Indirect costs and defense costs in the field of cybercrime are very high and significantly higher than classic crime. For example, in order to combat spam alone, produce spam software and provide education, billions of dollars are spent every year. the fact is that we, as a society, are very ineffective in the fight against cybercrime. Criminals, on the other hand, impose disproportionately high costs on the society. This mainly happens due to the global nature of cybercrime and strong external influences.
Therefore, experts who prepared offer the following response: “As For the more direct question of what should be done, our figures suggest that we should spend less in anticipation of cybercrime (on antivirus, firewalls, etc.) and more in response – that is, on the prosaic business of hunting down cyber-criminals and throwing them in jail”.
- Traditional forms of crime such as fraud or forgery, though in a cybercrime context This relates specifically to crimes committed over electronic communication networks and information systems;
- the publication of illegal content over electronic media (i.e. child sexual abuse material or incitement to racial hatred);
- Crimes unique to electronic networks, i.e. attacks against information systems, denial of service and hacking.
- costs in anticipation of cybercrime, which include individual and organizational security measures (such as installing physical and virtual protection such as antiviral software), insurance costs and costs associated with gaining compliance to required IT standards (For example the Payment Card Industry Data security Standard (PCI DSS));
- costs as a consequence of cybercrime, which take into account direct losses to individuals and companies (including business continuity and disaster recovery response costs), and indirect losses arising from reduced commercial exploitation of IP and opportunity costs through weakened competitiveness;
- costs in response to cybercrime, such as compensation payments to victims of identity theft, regulatory fines from Industry bodies and indirect costs associated with legal or forensic issues;
- Indirect costs associated with cybercrime, which include such factors as reputational damage to organizations, loss of confidence in cyber transactions by individuals and businesses, reduced public sector revenues and the expansion of the underground economy.
- Cost of information loss or theft: loss or theft of sensitive and confidential information as a result of a cyberattack. Such information includes trade secrets, intellectual properties (including source code), customer information and employee records. This Cost category also includes the Cost of Data breach notification in the event that personal information is wrongfully acquired.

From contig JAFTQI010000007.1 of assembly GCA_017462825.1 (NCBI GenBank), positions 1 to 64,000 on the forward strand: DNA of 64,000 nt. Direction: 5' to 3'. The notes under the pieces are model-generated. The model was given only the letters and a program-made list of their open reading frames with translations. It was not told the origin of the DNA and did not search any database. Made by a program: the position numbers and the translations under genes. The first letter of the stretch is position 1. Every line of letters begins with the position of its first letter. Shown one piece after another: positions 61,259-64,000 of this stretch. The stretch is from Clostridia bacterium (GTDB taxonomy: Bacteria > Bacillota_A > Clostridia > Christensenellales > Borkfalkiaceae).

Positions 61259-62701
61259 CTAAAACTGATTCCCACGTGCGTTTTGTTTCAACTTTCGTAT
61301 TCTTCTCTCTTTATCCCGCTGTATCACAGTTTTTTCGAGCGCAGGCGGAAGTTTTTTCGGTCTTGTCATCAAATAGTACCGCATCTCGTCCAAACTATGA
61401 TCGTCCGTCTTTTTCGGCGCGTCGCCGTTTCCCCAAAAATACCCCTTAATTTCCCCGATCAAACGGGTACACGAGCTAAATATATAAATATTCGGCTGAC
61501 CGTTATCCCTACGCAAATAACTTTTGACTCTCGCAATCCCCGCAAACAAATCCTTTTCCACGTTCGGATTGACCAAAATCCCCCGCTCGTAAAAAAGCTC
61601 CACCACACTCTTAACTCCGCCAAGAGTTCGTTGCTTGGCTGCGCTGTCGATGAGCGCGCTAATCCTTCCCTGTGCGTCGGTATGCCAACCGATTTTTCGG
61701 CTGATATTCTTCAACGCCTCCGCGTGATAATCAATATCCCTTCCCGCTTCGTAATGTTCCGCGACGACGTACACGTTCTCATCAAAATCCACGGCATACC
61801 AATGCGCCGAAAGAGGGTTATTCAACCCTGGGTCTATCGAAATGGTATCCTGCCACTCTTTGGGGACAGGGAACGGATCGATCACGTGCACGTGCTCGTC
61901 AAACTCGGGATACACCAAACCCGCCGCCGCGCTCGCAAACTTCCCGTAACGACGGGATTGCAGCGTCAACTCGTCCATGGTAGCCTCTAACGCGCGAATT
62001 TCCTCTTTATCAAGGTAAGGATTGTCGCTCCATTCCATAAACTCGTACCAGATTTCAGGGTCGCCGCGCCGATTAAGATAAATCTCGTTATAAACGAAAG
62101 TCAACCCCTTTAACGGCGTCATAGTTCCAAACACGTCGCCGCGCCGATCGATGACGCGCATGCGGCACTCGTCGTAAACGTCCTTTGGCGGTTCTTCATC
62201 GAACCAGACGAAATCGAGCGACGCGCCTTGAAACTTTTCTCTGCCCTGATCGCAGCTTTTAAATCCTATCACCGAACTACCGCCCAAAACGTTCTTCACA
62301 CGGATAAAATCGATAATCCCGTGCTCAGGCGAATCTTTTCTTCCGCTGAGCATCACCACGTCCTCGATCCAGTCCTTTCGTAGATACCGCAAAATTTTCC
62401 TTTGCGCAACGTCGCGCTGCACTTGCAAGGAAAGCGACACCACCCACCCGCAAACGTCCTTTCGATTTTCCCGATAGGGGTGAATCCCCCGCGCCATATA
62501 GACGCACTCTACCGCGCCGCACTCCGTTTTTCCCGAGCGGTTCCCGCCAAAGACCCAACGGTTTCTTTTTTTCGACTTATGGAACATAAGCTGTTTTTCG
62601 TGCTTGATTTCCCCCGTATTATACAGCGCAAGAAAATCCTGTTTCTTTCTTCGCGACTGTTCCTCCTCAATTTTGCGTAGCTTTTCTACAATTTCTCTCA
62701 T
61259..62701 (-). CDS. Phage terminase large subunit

- Cost of business disruption: the economic impact of downtime or unplanned outages that prevent the organization from meeting its Data processing requirements.
- Cost of equipment damage: the Cost to remediate equipment and other IT assets as a result of cyberattacks to information resources and critical infrastructure.
- Lost revenue: the loss of customers (churn) and other stakeholders because of system delays or shutdowns as a result of a cyberattack. to extrapolate This Cost, we use a shadow costing method that relies on the “lifetime value” of an average customer as defined For each participating organization.
in terms of cybersecurity, the future is the most important time dimension. with respect to ensuring safety and eliminating threats, the activities undertaken in the present and the past are already too late; hence, IT is necessary to focus on the analysis of potential risks and opportunities that will occur in the future. This book demonstrates that the existence of cybercrime is an indisputable fact. At the moment, cybercrime development and its threat to cyberspace users are increasing exponentially.
IT is also known that cybercrime is expanding its range of operation and attracting ever more organized, sophisticated and covert perpetrators within its environment. Due to their political, economic or ideological motivations, these people represent the greatest threat to society because the societal consequences of their actions are much more detrimental than the consequences of traditional, financially motivated cybercrime.
in This context, IT is clear that the perpetrators of criminal acts are not inactive, but are extremely up-to-date, flexible, adaptable and organized. IT is precisely these attributes that law enforcement agencies, legislative acts, organizations and countries should possess when encountering threats in cyberspace. However, the current situation shows that the opposite holds true.
the future is here, and IT requires that the participation of different actors, professionals and especially all interest groups be included in the plans For the development of cybersecurity strategies today.
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